Marigolds are plants that deserve a spot in the limelight. With us for centuries, they're one of the easiest annuals to grow and reward with tonnes of colourful flowers throughout the summer. Given its petite stature, it will find a place in the smallest of gardens, balconies or windowbox.
There are two types of marigold - the pot or common marigold, Calendula officinalis, which is a short-lived perennial and can be sown directly outside from March onwards where you would like it to flower. It's not fussy about soil but prefers full sunshine and is very quick to flower from sowing - around two months. The other type are the French and African marigolds (tagetes) - these hail from Mexico and are half-hardy annuals so can only go outdoors after risk of frost is gone. To cultivate these you can sow seed from March onwards indoors. Plant seeds into single, small modules or pots. They like a temperature of 21°C to germinate - a warm kitchen windowsill is ideal. Gently acclimatise seedlings to the outdoors and transplant into a final position in May.
If you're not keen on sowing, there will be plenty of ready-to-go plants in the garden centres but just make sure if you are buying them now that you don't put them outdoors yet - while temperatures have improved hugely, we may get another blast of frost before April is out and this would destroy these tender bedding plants.
A big difference between the French and African tagetes is height - the French are daintier and low-growing, whereas the African are taller with larger flowers. Beyond that, there is a huge variation in colours from creamy whites through lemons, oranges, and reds, combinations of colours with frills and stripes as well as different flower shapes from single to pompon. Smaller varieties work well in pots, containers and hanging baskets as well as trimming the edge of paths and borders. Mix the taller marigolds into a mixed border as part of a warm colour scheme.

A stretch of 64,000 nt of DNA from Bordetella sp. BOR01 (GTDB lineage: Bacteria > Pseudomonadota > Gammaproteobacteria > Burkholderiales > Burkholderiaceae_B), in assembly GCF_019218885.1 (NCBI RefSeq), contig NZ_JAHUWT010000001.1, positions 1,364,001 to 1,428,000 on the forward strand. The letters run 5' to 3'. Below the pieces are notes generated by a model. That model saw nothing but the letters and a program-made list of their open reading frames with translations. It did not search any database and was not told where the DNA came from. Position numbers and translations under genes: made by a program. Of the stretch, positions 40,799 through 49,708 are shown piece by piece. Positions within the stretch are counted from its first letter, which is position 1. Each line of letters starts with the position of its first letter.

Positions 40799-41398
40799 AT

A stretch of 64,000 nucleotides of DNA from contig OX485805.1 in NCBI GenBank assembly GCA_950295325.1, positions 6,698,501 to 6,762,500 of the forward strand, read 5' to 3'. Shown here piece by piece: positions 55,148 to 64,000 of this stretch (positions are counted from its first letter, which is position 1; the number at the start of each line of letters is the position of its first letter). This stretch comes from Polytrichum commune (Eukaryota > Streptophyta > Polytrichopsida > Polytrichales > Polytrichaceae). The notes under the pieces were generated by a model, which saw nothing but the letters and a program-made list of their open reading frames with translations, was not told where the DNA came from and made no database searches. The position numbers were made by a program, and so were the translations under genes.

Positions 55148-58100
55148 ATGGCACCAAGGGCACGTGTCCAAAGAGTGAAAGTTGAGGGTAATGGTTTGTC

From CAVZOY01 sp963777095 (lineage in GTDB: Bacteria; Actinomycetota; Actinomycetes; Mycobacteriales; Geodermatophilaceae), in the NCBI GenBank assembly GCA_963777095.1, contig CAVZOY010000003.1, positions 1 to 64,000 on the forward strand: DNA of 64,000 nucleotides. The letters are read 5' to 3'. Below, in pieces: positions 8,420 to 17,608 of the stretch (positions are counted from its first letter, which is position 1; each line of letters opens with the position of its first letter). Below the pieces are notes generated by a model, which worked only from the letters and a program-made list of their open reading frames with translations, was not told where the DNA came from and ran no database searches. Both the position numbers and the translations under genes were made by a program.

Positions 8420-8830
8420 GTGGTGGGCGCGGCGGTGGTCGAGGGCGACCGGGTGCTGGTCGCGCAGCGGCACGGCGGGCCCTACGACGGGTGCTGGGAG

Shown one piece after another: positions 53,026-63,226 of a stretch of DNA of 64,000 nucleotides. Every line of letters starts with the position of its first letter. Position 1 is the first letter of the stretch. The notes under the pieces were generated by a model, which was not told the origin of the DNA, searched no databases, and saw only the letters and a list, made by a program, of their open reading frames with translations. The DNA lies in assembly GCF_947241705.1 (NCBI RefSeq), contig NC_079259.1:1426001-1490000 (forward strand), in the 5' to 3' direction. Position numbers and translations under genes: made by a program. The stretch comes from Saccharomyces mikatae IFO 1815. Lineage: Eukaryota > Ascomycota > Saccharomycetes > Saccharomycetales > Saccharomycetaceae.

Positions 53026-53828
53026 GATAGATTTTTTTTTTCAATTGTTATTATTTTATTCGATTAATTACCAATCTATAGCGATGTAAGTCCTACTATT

They're not just pretty faces, either. Marigolds are widely used in companion planting. This is the practice of using plants alongside crops to help deter pests and diseases. Marigolds are believed to repel aphids and are most often planted with tomato crops. Their flowers also attract hoverflies whose larvae like to hoover up aphids as well. Their roots contain a natural chemical that repels nematodes so they are sometimes used to clean soil before crop planting. They attract bees and butterflies which help pollinate other flower and crops - the single, open-flowered varieties are the most attractive to beneficial insects. They also make good cut flowers, and because they are so easy to germinate, it's a fun project for the inexperienced gardener or to encourage young children to get gardening.
And if all that weren't enough, they're useful in the kitchen as well! Sprinkle their bright petals on salads and soups as a colourful and zingy garnish. When dried, the petals can be used as an inexpensive substitute for saffron to colour and flavour dishes - some people even feed marigolds to their hens to get brighter orange yolks.
To continue with this golden-hued colour theme, St Francis Hospice in Dublin recently launched a brilliant initiative to support their fundraising efforts in this challenging lockdown times - a virtual flower garden. They are inviting supporters to make donations to its Hospice Virtual Garden at www.sfh.ie. So far, in excess of 700 virtual sunflowers have been planted with donators receiving an image of the sunflower that they have grown to share with family and friends. The hospice needs to raise €5.9m annually so helping plant this online garden during our lockdown really does make a difference.